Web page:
|That's the Ticket: Straight Ticket Voting in State Legislative Elections (Draft)|
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Straight ticket voting (sometimes called straight party voting) allows voters to select all candidates from a single party for all contests on the ballot. Voters split their tickets consistently from the 1950s to the 2000s, yet a wave of political polarization beginning in the 2000s increased the frequency of straight ticket voting as a convenience for party-driven voters. Recent trends in state voting laws have moved away from allowing voters to vote straight ticket as several states have abolished the practice. This article tests the effect on turnout overall and for both parties when a state removes the straight ticket voting in state legislative elections. The loss of straight ticket voting affects both parties by reducing overall vote share but affects Democratic house candidates more who typically BENEFITED from the availability of straight ticket voting. Implications of these changes in ballots mean more divided government and a lessened incumbency advantage in state legislatures.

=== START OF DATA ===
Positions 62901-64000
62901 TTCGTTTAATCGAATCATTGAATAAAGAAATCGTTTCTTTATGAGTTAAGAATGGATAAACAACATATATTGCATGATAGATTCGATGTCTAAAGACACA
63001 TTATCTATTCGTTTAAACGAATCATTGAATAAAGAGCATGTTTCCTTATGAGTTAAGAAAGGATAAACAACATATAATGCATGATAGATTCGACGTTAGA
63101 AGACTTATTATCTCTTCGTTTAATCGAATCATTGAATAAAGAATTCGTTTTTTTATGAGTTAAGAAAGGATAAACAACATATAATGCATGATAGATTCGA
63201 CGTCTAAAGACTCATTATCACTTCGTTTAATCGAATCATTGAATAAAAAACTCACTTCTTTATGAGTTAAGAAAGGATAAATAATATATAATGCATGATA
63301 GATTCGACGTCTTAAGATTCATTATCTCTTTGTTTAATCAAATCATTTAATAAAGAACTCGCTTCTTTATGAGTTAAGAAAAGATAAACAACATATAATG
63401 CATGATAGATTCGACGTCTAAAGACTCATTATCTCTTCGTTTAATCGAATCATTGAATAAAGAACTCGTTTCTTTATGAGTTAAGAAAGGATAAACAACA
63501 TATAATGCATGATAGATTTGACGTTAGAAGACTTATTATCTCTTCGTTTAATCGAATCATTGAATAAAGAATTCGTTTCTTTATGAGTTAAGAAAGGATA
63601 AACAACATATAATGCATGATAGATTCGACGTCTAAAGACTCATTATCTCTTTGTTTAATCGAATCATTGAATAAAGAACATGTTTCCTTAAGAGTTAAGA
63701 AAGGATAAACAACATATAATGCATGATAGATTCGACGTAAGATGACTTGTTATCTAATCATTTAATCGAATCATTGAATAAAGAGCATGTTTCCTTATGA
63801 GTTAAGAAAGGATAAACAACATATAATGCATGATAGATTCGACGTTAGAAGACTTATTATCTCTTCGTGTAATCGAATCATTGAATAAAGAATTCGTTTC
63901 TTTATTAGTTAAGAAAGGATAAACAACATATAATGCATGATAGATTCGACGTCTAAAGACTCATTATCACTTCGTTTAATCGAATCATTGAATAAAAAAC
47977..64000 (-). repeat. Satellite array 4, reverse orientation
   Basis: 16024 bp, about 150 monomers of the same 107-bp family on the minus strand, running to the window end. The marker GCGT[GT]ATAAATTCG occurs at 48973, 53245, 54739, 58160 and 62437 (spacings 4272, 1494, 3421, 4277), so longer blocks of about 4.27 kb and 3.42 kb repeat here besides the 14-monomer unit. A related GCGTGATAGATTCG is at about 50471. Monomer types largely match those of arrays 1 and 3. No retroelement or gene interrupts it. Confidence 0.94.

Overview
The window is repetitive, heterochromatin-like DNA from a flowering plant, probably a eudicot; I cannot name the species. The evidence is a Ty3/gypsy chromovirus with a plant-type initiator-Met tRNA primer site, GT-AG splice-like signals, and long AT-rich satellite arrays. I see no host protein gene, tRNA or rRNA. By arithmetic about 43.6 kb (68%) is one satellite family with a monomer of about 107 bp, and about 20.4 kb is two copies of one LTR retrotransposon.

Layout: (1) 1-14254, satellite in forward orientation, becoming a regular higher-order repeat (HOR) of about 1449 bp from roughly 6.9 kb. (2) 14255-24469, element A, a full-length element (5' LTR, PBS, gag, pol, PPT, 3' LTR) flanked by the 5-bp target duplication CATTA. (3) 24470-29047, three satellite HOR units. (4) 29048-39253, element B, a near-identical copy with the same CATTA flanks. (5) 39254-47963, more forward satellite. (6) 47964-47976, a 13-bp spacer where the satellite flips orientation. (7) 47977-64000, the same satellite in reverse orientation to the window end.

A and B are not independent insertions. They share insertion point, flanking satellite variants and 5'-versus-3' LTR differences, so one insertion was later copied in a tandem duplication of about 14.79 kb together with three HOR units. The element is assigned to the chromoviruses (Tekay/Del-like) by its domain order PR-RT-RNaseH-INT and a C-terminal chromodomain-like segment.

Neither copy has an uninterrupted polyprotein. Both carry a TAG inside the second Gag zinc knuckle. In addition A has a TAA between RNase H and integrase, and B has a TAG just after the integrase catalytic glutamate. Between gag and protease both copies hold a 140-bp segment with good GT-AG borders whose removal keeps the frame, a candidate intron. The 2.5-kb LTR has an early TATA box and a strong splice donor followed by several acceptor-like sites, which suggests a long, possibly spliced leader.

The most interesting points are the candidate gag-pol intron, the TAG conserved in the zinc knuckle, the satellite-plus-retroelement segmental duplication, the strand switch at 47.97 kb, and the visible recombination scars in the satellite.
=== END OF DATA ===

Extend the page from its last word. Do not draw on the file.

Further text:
-> Removing the method as an option will reduce vote share for both parties but especially for Democratic candidates for lower chamber legislative seats (~2,000 votes in a midterm or ~5,000 in a presidential contest).” Democratic candidates lose about 2-3% in both State House and Senate contests.
How do citizens respond to domestic uses of political force? Virtually all of the literature on “rally around the flag” effects focus on international events, yet we know surprisingly little about the degree to which conditions affecting international rally events hold when the president uses force domestically. In this article, we explore unique panel data charting opinion change from before and after the 1993 incident in Waco, Texas involving the Branch Dividians and agents of the United States Government where four federal officers and seventy-five civilians lost their lives. We find, contrasting previous work, no significant aggregate “rally” in President Clinton’s aggregate approval ratings. Yet, confirming previous work, we do find individual level turnover between time one and time two consistent with theoretical expectations and past work. Implications for presidential use of force and public opinion are discussed.